Dun lives and works both as an author and as a creative writing tutor here in the city. So did she always intend to base it here? Yes, she says – and what’s more she believes that “place” is vital. “I don’t think there are enough books set in Bristol,” she says. “It has its own wonders and traditions, a fantastic mixture of urban and rural. It has its own unique flavour.” One that’s apparently perfect for her ‘romantic comedy’.
As it turns out, however, Dun had no idea that a ‘rom com’ is what she was writing. Not until her publishers told her. “I guess it was inevitable because my number one novel is Pride and Prejudice,” she says, “and when I was a child I adored those Sunday afternoon black and white movies by directors like Billy Wilder who did Some Like It Hot.” However, Dun is cautious about such industry boxes. “I find that genre is often a marketing term,” she says. “Male writers like David Nicholls or Nick Hornby aren’t labelled ‘rom com’ authors, are they?”
“When I have a scene, say on the harbourside, I’ll go there with a notebook and pen and write on location. You can’t beat that.”
When it comes to support for the arts, both local and national, Dun has a warning: “The arts in general are not seen as important – but they are vital. Even more so in troubled times. As always it’s the arts which see the first government cuts.”
She also has some advice for aspiring authors. “Persevere. Learn your craft. Go to classes and get lots of feedback. Learn to love feedback. Recognise that there are no short cuts to writing if you want to make it your career.”
Her own path to publication has not been smooth. She’s had bumps in the road – even “gaping fault lines,” as she puts it. “But,” she says, “I wasn’t going to give up.” And to others, she insists on doing the same. “Write because you love it, and because you have to. Keep at it.” Perhaps we’ll all see each other at the waterfront, then – notepads in hand.
The Trouble With Love by Rosemary Dun is published by an imprint of Little, Brown and available to buy on Kindle. Her website is www.rosemarydun.co.uk.
Sean Julian: “There is a great, supportive community of illustrators and writers in Bristol.”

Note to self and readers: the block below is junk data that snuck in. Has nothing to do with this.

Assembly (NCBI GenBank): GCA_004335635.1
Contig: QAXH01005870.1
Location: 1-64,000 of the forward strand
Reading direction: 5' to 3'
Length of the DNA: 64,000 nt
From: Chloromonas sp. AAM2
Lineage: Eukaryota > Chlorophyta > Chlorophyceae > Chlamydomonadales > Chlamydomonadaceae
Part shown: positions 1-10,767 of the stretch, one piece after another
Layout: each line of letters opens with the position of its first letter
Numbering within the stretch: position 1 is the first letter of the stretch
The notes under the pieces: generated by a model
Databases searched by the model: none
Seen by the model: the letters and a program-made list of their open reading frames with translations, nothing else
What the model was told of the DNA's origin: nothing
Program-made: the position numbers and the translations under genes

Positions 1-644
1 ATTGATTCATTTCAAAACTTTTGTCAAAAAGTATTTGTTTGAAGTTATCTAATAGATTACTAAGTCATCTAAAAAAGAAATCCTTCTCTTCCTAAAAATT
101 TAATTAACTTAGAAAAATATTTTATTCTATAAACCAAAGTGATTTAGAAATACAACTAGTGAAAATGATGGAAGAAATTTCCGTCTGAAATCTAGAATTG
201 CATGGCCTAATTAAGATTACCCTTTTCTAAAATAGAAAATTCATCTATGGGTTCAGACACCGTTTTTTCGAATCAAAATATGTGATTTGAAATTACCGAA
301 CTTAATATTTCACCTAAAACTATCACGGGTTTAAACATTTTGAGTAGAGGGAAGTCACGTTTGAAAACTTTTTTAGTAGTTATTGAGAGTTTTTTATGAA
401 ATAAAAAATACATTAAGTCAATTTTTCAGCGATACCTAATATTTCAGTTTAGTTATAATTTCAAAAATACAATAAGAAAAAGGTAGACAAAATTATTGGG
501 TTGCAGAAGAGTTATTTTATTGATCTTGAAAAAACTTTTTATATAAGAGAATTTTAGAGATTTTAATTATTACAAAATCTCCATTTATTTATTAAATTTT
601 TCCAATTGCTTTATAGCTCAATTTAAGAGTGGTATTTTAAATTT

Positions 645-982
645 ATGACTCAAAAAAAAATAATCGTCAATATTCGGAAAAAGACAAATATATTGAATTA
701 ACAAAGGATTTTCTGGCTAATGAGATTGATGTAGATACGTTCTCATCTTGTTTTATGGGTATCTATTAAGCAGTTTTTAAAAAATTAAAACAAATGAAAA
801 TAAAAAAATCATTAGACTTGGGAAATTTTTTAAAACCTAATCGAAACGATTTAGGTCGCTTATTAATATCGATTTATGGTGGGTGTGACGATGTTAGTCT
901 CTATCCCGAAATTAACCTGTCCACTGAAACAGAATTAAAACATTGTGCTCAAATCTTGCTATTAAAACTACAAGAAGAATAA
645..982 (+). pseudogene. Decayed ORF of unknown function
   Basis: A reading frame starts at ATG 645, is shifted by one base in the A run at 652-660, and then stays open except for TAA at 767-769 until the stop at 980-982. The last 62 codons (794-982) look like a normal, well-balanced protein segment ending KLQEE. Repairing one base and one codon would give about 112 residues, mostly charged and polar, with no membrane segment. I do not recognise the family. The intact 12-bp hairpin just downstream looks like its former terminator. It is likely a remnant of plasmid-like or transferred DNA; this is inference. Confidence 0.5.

Sean Julian lives and works in Bristol as both an illustrator and writer of children’s books. He explained to the Cable why overcoming the fear of showing people your portfolio, being where you love, and not giving up, are so important.
“I was published shortly after graduating,” says Julian. If not for a random encounter in a beer garden with an ex tutor, however, things may have been different. “He asked me if I’d been to see any publishers yet. When I told him that I hadn’t he asked why. I had no real answer apart from fear.” After this chance meeting, Julian plucked up the courage to contact a children’s book publisher. Although they didn’t get to work together then, the publisher helped him take the “rough edges” off his portfolio. “So much so,” says Julian, “that the next publisher I went to see gave me my first picture book project.”
Where’s your Smile, Crocodile? by Claire Freedman would be his first project of many. “Looking back,” says Julian, “it was pretty obvious I was going to be a children’s book illustrator. Everything I drew seemed to involve a creature of some sort doing something silly. It wasn’t until the second year of my university course that I was able to put ‘Children’s Book Illustrator’ to what I was already doing.” So has he always been an illustrator first? The short answer is yes. However, Julian says: “It always seemed natural to me to make up my own text to illustrate. I always wanted to be a writer too, and enjoy creating stories.”
One big decision – whether or not to work a second job for financial security – was made for him. It came in the form of redundancy following the 2008 credit crunch. “I walked home with my pot plant in a box,” he says, “went into my studio and started painting rabbits for a book called Sunny Bunny, published by Random House.” Julian hasn’t looked back. “Ever since, I’ve been a full-time, self-employed Illustrator, with all the financial peaks and troughs that entails.”
And does living in Bristol impact his opportunities in what is a very London-centric publishing industry? Julian doesn’t think so. “I’ve always believed the best place to work is the place you’re most comfortable. [Bristol] does have an impressive and varied culture, so if you ever need a quick top up of inspiration you simply have to go for a walk around the city.”
More than that, he values the support of contemporaries. “Writing and illustrating can be a solitary life,” he says. “There is a great, supportive community of illustrators and writers in Bristol.”
And it’s support like this that can be vital to keeping a career afloat. Or even beginning a career at all. “Too many of us create a beautiful portfolio of work but then fail to show it to anyone,” he says. His advice? “Don’t give up. There will be times when you want to, when it’s the perfectly logical thing to do. Publishing can be a cut-throat world. The good news is it’s also full of lovely people, all waiting for writers and illustrators to contact them with their latest hair brained scheme.”
For a list of everything written and illustrated by Sean Julian, take a look at his agency website: www.francesmckay.com
Find him on twitter: @FTSwan